There is a great difficulty associated with lipophilic bioactive agents in food matrices in the food industry, one of the main problems for manufacturers in the development of nutraceutical and functional foods [80]. Thus, SLNs and NLCs aim to assist as a nanoparticle carrier of bioactive compounds with a lipophilic character. SLNs are nanometric lipid matrices between 50 nm and 1 mm in diameter, and these nanostructured systems are capable of effectively encapsulating active, sensitive molecules that must be protected from different environmental conditions, such as light, moisture, and oxidation. In addition, the solid matrix allows a controlled release and a high capacity to reach the target organ [79]. NLCs, whose matrix consists of a mixture of lipids with different physicochemical properties instead of just one type of lipid, were initially synthesized to avoid SLN problems with loading. They can form physical lipid mixtures through the mixture of solid and liquid lipids (oil), but without crystallization, presenting a more unstructured (entropic) matrix that allows the control of the molecular load [74, 79].

3.1.4 Nanohydrogels

Nanohydrogels are defined as an infinite network of hydrophilic three-dimensional polymers swollen by water without losing their interconnected porous structure, expanding, and disintegrating [81, 82, 83]. For application in food, they must be composed of non-toxic, biodegradable, and biocompatible biopolymers to deliver bioactive compounds in / or through the mucosa of the gastrointestinal tract. Nanohydrogels are soft materials widely used by the food and nutraceutical industries [83].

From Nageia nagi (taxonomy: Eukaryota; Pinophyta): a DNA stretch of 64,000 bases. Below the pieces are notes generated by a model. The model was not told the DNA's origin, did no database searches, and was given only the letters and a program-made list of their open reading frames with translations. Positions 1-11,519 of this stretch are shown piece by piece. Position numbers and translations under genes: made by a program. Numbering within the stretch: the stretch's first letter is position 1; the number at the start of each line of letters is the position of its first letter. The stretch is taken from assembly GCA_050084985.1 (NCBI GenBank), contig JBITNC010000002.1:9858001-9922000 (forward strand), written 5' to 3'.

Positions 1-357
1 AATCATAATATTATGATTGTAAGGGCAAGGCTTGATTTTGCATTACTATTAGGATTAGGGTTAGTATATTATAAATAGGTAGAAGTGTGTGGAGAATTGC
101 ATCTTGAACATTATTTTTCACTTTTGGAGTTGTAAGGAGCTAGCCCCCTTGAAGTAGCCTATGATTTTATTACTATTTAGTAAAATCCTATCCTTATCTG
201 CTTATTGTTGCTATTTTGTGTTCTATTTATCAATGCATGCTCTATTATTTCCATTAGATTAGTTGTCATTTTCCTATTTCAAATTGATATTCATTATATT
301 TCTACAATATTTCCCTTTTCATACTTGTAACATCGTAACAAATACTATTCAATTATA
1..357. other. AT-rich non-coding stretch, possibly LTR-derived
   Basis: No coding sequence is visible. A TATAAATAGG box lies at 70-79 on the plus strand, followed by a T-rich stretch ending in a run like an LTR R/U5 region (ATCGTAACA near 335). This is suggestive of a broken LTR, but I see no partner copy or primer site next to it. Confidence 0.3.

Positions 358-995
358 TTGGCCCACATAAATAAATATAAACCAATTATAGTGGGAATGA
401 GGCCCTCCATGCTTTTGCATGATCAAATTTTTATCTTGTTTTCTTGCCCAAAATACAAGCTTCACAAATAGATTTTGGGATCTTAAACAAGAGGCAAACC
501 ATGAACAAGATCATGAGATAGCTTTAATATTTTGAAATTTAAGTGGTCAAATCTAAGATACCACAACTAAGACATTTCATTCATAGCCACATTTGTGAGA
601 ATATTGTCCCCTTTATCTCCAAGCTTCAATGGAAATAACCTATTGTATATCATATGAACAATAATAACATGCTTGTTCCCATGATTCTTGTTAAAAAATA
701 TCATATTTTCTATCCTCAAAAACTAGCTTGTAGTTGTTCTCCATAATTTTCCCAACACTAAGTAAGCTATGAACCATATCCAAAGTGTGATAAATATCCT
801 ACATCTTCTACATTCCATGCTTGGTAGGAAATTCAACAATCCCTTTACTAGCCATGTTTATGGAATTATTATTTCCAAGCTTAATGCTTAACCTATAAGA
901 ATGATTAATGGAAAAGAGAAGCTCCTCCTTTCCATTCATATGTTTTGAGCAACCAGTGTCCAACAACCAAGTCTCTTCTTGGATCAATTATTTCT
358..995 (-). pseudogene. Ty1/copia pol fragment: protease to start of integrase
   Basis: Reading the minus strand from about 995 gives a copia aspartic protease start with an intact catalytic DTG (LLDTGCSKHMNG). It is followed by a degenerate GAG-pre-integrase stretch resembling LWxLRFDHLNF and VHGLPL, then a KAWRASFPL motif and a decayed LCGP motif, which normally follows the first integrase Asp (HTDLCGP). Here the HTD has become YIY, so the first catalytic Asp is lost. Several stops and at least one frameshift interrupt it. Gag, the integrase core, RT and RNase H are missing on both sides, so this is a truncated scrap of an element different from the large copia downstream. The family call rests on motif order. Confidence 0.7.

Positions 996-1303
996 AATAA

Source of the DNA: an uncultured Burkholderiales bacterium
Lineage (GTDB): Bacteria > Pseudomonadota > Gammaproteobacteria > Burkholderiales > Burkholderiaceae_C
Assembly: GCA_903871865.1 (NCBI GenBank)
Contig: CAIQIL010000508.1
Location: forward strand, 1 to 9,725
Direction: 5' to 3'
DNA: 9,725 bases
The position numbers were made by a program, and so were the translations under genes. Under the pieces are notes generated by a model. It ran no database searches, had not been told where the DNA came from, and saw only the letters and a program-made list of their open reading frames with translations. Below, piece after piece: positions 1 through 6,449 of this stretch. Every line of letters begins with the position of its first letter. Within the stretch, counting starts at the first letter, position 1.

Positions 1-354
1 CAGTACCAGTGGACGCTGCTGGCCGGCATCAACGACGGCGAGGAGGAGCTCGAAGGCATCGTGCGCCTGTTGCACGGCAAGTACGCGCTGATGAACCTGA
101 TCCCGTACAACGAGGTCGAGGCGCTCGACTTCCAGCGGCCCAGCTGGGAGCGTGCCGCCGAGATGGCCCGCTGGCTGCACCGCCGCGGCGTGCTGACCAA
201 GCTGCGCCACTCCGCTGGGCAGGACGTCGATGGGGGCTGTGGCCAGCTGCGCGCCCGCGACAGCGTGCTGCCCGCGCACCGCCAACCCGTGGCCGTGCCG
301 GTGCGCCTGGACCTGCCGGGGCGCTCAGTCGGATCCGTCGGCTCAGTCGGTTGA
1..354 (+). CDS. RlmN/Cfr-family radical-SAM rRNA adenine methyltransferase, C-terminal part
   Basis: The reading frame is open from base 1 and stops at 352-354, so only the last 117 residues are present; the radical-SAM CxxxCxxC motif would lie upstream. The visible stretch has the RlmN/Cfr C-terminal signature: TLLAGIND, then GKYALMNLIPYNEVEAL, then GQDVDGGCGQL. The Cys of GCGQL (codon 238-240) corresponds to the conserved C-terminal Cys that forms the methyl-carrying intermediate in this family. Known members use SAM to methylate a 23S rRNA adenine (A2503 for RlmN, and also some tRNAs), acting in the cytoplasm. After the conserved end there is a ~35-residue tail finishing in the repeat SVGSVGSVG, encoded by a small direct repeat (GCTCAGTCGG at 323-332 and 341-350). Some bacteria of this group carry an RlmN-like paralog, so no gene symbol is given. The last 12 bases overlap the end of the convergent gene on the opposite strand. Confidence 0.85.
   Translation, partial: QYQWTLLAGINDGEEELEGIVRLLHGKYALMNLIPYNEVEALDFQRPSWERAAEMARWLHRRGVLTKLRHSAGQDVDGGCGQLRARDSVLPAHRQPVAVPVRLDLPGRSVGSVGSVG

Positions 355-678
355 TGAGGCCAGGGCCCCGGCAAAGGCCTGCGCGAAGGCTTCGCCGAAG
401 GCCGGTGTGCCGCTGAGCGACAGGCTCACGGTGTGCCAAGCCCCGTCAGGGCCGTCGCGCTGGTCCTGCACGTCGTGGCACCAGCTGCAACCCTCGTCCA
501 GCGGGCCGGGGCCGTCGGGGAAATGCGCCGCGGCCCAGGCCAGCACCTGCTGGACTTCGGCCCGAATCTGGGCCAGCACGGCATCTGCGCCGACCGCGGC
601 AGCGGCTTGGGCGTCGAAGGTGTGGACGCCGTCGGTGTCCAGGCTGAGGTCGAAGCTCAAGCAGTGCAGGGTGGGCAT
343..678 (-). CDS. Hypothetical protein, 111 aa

Generally, hydrogels are formed by chemical or physical cross-linking polymers. They are basically formed by three integral parts: monomer, initiator, and crosslinker [84]. Different techniques can be adapted to obtain the nanohydrogels such as mass polymerization, solution, and suspension, taking into account that the impurities, including unreacted monomer, initiators, crosslinkers, and unwanted products generated, need to be removed after their preparation [81].

Nanohydrogels formed by biopolymeric proteins or polysaccharides are the best alternatives for application in food since they can offer improved functional properties compared to native proteins. The size, structure, load, permeability, porosity, and stability to environmental and solution conditions are essential and fundamental characteristics for nanohydrogels and depend in general on the physicochemical properties of the biopolymers chosen to obtain the gel. [85]. The proper adjustment of these variables allows the functional compounds to be loaded and then released from the polymeric matrix [86]. The choice of the type of polymeric matrix must be adequate considering that hydrophilic compounds can be released from a protein matrix by diffusion, while lipophilic compounds are released mainly by enzymatic degradation of the protein matrix in the GI tract [21, 81, 85].